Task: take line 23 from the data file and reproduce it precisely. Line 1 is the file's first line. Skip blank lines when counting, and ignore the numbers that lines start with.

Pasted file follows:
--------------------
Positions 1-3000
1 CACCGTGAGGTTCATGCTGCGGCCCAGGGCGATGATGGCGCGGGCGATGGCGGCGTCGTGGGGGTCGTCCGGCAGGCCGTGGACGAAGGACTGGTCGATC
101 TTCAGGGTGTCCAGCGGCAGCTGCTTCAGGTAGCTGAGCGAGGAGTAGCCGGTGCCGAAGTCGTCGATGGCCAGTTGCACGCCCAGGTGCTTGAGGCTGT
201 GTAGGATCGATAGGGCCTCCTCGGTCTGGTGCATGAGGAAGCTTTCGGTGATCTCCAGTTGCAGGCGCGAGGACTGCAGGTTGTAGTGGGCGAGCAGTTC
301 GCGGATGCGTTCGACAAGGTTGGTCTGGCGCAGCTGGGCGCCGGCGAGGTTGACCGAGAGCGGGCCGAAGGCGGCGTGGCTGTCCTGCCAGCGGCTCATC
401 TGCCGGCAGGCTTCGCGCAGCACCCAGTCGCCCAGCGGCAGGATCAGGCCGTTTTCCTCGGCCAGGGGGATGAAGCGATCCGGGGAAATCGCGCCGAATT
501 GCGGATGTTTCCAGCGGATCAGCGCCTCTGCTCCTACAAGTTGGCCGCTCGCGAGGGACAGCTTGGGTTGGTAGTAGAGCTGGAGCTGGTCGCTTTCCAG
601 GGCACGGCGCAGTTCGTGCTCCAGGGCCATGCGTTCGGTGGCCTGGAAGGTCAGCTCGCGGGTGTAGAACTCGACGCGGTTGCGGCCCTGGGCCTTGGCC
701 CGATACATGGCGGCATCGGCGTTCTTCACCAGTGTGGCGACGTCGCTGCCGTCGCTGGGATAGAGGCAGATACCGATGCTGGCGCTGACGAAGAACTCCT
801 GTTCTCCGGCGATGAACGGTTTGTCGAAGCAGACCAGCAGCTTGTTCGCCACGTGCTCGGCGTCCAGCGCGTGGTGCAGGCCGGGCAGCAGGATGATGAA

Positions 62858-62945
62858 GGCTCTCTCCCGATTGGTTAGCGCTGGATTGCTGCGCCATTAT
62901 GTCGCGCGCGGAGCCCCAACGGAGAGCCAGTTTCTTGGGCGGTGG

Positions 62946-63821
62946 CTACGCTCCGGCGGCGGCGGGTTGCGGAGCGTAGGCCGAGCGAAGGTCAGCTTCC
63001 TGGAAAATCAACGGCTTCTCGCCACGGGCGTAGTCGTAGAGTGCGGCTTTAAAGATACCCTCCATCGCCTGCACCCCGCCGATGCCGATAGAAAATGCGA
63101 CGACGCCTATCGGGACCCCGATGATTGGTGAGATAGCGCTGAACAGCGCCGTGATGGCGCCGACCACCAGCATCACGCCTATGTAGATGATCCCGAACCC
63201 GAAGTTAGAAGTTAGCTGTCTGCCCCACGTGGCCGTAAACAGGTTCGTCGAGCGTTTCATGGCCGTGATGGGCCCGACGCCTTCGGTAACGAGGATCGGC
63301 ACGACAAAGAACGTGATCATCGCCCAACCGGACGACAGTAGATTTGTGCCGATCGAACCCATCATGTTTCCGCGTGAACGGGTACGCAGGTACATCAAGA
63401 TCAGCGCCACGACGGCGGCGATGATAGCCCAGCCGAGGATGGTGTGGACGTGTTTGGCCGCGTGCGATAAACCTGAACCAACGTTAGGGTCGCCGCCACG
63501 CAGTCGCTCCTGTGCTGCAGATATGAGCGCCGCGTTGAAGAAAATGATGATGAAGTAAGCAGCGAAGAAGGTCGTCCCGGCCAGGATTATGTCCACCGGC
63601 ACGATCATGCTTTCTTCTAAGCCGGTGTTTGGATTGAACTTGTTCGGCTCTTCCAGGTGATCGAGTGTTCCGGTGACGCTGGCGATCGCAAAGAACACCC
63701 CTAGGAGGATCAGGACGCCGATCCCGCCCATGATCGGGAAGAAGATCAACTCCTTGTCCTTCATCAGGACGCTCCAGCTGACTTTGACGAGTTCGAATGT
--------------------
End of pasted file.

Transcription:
63701 CTAGGAGGATCAGGACGCCGATCCCGCCCATGATCGGGAAGAAGATCAACTCCTTGTCCTTCATCAGGACGCTCCAGCTGACTTTGACGAGTTCGAATGT